6 September 2017

South Sudan: U.S. Treasury Announces Sanctions On South Sudan Officials

Photo: Peter Mwayi/Daily Monitor
General Paul Malong.

Washington — The United States Department of the Treasury on Wednesday announced targeted sanctions on Gen. Paul Malong Awan, former South Sudan's army chief of general staff, and two other Sudanese officials for their "roles in threatening the peace, security, or stability of the country."

The sanctions will also affect three companies that are owned or controlled by one of those individuals.

According to a statement, "The measures taken today against Malek Reuben Riak Rengu, Michael Makuei Lueth, and Paul Malong Awan make clear that the U.S. Government will impose consequences on those who expand the conflict and derail peace efforts."

Malong was sacked by Kiir in May this year. Gen Malek Reuben Riak Rengu is the SPLA Deputy Chief of Defence for Logistics and reportedly controls the company being targeted, while Michael Makuei Lueth is information minister.

Treasury Department Spokesperson Heather Nauert, in the statement, said they had also released a Financial Crimes Enforcement Network Advisory alerting U.S. financial institutions to the possibility that certain South Sudanese senior political figures may try to use the U.S. financial system to move or hide proceeds of public corruption.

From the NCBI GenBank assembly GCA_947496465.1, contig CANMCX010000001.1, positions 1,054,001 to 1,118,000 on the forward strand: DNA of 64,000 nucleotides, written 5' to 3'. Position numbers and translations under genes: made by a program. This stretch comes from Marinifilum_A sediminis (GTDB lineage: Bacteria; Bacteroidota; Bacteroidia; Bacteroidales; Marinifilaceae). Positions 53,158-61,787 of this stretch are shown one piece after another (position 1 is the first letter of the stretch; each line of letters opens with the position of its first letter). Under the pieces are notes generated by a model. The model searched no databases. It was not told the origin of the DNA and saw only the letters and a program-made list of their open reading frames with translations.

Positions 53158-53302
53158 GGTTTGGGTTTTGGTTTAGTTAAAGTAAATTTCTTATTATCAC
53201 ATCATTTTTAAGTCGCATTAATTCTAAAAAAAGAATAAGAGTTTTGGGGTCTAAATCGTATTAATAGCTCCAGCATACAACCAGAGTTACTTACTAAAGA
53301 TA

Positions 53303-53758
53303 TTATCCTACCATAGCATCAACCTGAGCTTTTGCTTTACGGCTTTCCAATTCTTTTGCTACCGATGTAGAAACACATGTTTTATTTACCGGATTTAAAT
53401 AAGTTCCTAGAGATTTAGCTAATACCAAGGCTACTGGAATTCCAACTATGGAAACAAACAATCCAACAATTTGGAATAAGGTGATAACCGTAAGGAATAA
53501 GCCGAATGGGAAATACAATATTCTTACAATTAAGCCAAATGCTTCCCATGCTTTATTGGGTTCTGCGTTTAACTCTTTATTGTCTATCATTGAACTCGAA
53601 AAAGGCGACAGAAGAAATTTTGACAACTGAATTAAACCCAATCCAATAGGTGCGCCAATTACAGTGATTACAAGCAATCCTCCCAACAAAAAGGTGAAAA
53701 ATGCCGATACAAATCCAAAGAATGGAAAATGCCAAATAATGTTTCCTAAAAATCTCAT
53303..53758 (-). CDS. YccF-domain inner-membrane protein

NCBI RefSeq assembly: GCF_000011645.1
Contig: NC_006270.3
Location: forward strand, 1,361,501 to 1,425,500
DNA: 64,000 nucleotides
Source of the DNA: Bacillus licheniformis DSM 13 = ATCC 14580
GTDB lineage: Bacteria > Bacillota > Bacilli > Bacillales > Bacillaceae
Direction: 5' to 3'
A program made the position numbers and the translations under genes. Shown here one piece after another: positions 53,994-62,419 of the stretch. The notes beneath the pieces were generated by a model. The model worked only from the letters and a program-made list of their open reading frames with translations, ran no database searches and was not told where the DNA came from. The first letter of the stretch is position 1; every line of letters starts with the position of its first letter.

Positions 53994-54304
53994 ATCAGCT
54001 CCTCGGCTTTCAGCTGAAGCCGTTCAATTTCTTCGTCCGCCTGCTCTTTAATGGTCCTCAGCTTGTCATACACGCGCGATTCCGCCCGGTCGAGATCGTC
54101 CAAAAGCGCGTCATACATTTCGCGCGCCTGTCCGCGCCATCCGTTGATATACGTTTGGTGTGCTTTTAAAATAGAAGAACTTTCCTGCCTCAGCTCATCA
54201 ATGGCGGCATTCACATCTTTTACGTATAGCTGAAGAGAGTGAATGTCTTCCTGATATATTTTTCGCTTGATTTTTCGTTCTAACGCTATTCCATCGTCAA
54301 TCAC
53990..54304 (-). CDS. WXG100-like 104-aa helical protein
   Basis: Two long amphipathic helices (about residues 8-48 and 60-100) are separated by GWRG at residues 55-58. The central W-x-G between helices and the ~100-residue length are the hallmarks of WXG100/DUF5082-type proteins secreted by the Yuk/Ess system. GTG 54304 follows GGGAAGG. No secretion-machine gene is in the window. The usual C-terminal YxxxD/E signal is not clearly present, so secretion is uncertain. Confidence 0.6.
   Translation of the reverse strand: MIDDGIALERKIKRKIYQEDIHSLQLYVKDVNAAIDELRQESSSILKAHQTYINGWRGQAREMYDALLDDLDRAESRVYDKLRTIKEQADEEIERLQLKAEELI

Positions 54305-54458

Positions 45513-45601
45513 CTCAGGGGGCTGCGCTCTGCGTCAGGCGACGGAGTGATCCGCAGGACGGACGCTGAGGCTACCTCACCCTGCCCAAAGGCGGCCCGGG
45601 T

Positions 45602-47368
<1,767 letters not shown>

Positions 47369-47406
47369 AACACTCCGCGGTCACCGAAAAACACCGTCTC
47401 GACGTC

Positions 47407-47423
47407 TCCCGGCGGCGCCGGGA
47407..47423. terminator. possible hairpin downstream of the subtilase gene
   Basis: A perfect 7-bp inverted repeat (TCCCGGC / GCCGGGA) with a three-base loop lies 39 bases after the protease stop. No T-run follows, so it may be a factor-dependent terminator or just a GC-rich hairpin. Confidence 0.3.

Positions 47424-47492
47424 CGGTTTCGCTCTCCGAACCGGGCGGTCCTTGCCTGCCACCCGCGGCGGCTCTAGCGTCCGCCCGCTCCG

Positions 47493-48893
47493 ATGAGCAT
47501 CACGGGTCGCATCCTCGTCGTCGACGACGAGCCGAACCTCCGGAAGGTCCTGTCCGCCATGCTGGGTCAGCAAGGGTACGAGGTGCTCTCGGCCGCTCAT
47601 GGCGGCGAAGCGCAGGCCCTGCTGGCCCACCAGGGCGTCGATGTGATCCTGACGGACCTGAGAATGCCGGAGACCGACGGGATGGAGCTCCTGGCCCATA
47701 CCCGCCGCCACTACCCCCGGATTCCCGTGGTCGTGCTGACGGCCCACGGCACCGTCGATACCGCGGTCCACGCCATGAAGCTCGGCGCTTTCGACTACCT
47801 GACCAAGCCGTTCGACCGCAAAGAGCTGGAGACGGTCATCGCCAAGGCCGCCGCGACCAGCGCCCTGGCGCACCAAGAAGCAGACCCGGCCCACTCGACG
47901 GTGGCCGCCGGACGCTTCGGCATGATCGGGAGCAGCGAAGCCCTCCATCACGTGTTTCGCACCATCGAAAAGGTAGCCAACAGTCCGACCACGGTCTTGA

"The United States stands ready to impose other measures against those responsible for undermining the peace, security, or stability of South Sudan. As the Advisory demonstrates, the United States is committed to increasing scrutiny on those who enrich themselves through corruption while the South Sudanese people suffer through economic hardship and a dire humanitarian crisis."

USG announces sanctions on #SouthSudan officials. Its govt must honor ceasefires, stop human rights abuses, & act against corruption. pic.twitter.com/zTZUlC9rHO

-- Heather Nauert (@statedeptspox) September 6, 2017

Six million people in South Sudan - half of the population - face life-threatening hunger while more than four million people have been displaced from their homes, including two million refugees.

"This is a man-made crisis, and one the Government of South Sudan can stop, " said the statement.

"We continue to make clear to South Sudan's leaders that they must honor their declared ceasefire, revive the 2015 Agreement on the Resolution of the Conflict in the Republic of South Sudan by engaging meaningfully with opposition parties, bring an end to atrocities, stop the harassment of aid workers, stem human rights abuses, cooperate fully with the United Nations Mission in South Sudan, and take action against corruption. We urge all parties to engage constructively and seriously in the upcoming Intergovernmental Authority on Development High-Level Revitalization Forum for the South Sudan peace process."

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